So, everyone on the picture was fully expecting to see the young actress suffer while in Lone Pine. She was determined to deny them that satisfaction.

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Anne Francis: “Rory and I were in the saddle from morning until night. I suspect he was tired, I know I was. But I wouldn’t have admitted it for all the gold in Fort Knox.”**

Oh, and if you look quick, you’ll see Buelah Archuletta, who played “Look” in The Searchers (1956).

Director of photography Harold J. Marzorati captures Lone Pine, with snow-covered mountaintops in the distance, in stunning black and white CinemaScope. Lone Pine always looks terrific in black and white — check out a Tim Holt picture or two for further proof — and the wide frame makes it all the more dramatic.

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Marzorati’s gorgeous work was done a real service by the folks at Warner Archive. His ‘Scope compositions are perfectly presented and the contrast levels are just right. When was the last time someone saw this movie looking like this? There’s a “textless” trailer to round out the package.

Someone recently commented here that “we’re living in a Golden Age for classic movie lovers.” And when an anamorphic widescreen DVD of a cheap little Western like The Hired Gun can be yours for a little e-commerce, I have to agree.

Laura posted a review of The Hired Gun over at her place today, too.

*From The Adventures Of The Durango Kid, Starring Charles Starrett by Bob Carman and Dan Scapperotti; ** Newspaper article, 1957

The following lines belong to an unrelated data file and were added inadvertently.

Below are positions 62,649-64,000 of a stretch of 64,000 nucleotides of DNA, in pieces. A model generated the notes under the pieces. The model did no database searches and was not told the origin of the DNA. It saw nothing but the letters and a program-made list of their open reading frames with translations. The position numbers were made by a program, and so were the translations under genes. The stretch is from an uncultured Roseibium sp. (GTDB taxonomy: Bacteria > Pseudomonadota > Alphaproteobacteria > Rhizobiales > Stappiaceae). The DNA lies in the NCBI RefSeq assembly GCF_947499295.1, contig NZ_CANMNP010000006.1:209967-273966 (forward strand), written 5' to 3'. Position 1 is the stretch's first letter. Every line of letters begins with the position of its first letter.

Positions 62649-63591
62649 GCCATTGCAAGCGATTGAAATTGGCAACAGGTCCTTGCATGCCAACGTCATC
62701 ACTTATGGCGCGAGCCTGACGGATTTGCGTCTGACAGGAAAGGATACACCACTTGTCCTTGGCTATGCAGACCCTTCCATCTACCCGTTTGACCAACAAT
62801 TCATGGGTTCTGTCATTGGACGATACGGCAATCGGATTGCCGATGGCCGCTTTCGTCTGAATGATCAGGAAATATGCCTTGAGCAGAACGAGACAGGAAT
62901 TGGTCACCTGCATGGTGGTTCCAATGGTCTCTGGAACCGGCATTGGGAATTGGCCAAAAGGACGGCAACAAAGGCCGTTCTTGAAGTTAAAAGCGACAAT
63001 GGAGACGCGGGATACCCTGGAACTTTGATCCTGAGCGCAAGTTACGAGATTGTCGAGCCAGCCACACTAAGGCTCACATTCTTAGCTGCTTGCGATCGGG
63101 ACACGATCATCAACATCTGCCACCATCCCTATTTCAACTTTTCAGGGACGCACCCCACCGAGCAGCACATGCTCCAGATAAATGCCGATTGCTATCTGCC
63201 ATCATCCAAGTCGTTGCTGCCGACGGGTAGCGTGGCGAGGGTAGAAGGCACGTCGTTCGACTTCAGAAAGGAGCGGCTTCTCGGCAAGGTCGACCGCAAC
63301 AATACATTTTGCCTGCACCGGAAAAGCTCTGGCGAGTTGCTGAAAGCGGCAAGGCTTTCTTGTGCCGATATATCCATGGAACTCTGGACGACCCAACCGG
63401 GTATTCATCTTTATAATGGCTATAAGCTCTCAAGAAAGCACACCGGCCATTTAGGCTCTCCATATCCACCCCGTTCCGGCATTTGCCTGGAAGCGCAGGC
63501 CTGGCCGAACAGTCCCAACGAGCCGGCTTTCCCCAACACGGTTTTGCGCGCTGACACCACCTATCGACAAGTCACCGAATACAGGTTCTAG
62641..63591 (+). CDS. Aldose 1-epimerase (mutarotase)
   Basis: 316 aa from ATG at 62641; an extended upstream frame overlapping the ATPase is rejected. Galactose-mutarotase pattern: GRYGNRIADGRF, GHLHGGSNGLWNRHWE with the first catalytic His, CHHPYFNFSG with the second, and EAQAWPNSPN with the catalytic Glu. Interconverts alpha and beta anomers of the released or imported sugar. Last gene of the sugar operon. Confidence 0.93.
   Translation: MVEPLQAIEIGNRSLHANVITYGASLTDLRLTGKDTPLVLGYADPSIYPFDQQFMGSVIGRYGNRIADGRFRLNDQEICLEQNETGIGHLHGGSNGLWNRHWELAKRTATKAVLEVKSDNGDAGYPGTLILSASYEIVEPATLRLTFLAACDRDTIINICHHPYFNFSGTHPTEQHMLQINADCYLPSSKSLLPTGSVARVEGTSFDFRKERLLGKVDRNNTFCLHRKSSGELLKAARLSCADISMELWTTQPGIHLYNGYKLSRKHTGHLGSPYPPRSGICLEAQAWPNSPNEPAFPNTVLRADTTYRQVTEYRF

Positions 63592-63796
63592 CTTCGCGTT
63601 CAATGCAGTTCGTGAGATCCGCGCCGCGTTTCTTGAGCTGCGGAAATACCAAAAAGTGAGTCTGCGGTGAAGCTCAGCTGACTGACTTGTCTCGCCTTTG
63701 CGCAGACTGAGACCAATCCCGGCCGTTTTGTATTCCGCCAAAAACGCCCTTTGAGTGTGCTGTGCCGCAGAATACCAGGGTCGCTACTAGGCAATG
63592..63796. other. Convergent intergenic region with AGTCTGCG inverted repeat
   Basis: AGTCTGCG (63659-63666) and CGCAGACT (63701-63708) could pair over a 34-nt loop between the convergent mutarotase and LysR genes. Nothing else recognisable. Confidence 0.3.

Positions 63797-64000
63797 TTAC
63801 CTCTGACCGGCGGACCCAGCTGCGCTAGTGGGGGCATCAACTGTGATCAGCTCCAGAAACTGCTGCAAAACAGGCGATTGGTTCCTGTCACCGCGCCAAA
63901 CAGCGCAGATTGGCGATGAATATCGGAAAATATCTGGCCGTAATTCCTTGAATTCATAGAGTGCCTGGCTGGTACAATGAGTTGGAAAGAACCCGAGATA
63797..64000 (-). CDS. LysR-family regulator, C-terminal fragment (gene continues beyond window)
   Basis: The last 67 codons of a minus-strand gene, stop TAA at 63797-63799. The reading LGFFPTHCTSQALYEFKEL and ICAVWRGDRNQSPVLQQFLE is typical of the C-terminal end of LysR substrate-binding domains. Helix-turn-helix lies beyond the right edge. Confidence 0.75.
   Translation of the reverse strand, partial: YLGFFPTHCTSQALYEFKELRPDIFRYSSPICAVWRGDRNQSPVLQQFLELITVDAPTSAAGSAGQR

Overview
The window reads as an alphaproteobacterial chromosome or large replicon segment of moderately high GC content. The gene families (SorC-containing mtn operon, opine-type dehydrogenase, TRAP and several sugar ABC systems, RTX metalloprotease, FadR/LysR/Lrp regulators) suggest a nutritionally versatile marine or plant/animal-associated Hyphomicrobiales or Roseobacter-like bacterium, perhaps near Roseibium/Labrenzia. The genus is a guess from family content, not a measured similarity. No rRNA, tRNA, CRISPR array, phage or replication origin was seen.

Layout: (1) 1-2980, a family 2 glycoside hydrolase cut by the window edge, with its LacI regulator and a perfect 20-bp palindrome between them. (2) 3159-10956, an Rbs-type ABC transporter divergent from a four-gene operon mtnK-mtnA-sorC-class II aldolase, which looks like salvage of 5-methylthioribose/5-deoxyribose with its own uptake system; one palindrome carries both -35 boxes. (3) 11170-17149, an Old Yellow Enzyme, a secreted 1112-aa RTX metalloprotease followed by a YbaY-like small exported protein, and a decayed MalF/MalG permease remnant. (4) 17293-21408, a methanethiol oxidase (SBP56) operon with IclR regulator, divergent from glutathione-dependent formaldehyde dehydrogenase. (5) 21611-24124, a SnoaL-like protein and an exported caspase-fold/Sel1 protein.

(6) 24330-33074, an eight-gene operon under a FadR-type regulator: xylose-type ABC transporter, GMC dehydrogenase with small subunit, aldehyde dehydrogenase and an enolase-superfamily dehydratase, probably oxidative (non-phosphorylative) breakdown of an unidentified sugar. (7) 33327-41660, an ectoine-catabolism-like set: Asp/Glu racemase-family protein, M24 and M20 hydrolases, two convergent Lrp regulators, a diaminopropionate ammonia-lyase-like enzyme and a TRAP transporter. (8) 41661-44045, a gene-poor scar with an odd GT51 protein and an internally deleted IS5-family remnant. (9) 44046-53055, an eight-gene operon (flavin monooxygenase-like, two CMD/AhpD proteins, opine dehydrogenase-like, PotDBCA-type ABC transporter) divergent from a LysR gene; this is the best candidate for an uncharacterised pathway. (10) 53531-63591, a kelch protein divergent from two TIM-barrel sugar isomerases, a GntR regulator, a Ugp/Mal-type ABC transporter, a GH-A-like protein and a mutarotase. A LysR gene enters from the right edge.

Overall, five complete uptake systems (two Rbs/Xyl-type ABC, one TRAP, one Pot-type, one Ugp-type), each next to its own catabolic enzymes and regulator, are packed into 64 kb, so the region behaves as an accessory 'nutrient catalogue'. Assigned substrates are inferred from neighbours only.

Forty Guns drivein detail

Written, Produced, Directed by Samuel Fuller
Starring Barbara Stanwyck, Barry Sullivan, Dean Jagger, John Ericson, Gene Barry, Robert Dix, Hank Worden

We all want to do our part to boost international trade. And here’s an easy way to do it. Samuel Fuller’s Forty Guns (1957) will come riding onto Blu-ray in June, thanks to the folks at Eureka Entertainment in the UK.

I don’t know what you think of this crazy thing, but I love it. It’s a big sweeping epic on one hand and a glorified Regalscope picture on the other. It’s got everything we expect from a Sam Fuller movie. And it has one of the damnedest opening sequences I’ve ever seen. I’d love to see it on a big curved CinemaScope screen — which I’m sure some of you have experienced.

It’s a Blu-ray/DVD combo, part of their Masters Of Cinema series, with an audio interview with Fuller among its extras. But who needs extras when you get Joseph Biroc’s incredible black and white ‘Scope photography in high definition?

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Wonderful Country LC

Directed by Robert Parrish
Starring Robert Mitchhum, Julie London, Gary Merrill, Albert Dekker, Charles McGraw, Jack Oakie, Leroy ‘Satchel’ Paige, Anthony Caruso

It’s great to see Robert Mitchum’s independent, self-produced pictures — some of his best work, in my opinion — making their way to Blu-ray. First, Thunder Road (1958) just came out from Shout Factory. And now, Kino Lorber has announced The Wonderful Country (1959) for Blu-ray release in September. Based on Tom Lea’s novel, this is an unusual Western, to say the least (just look at that cast), and a really terrific movie.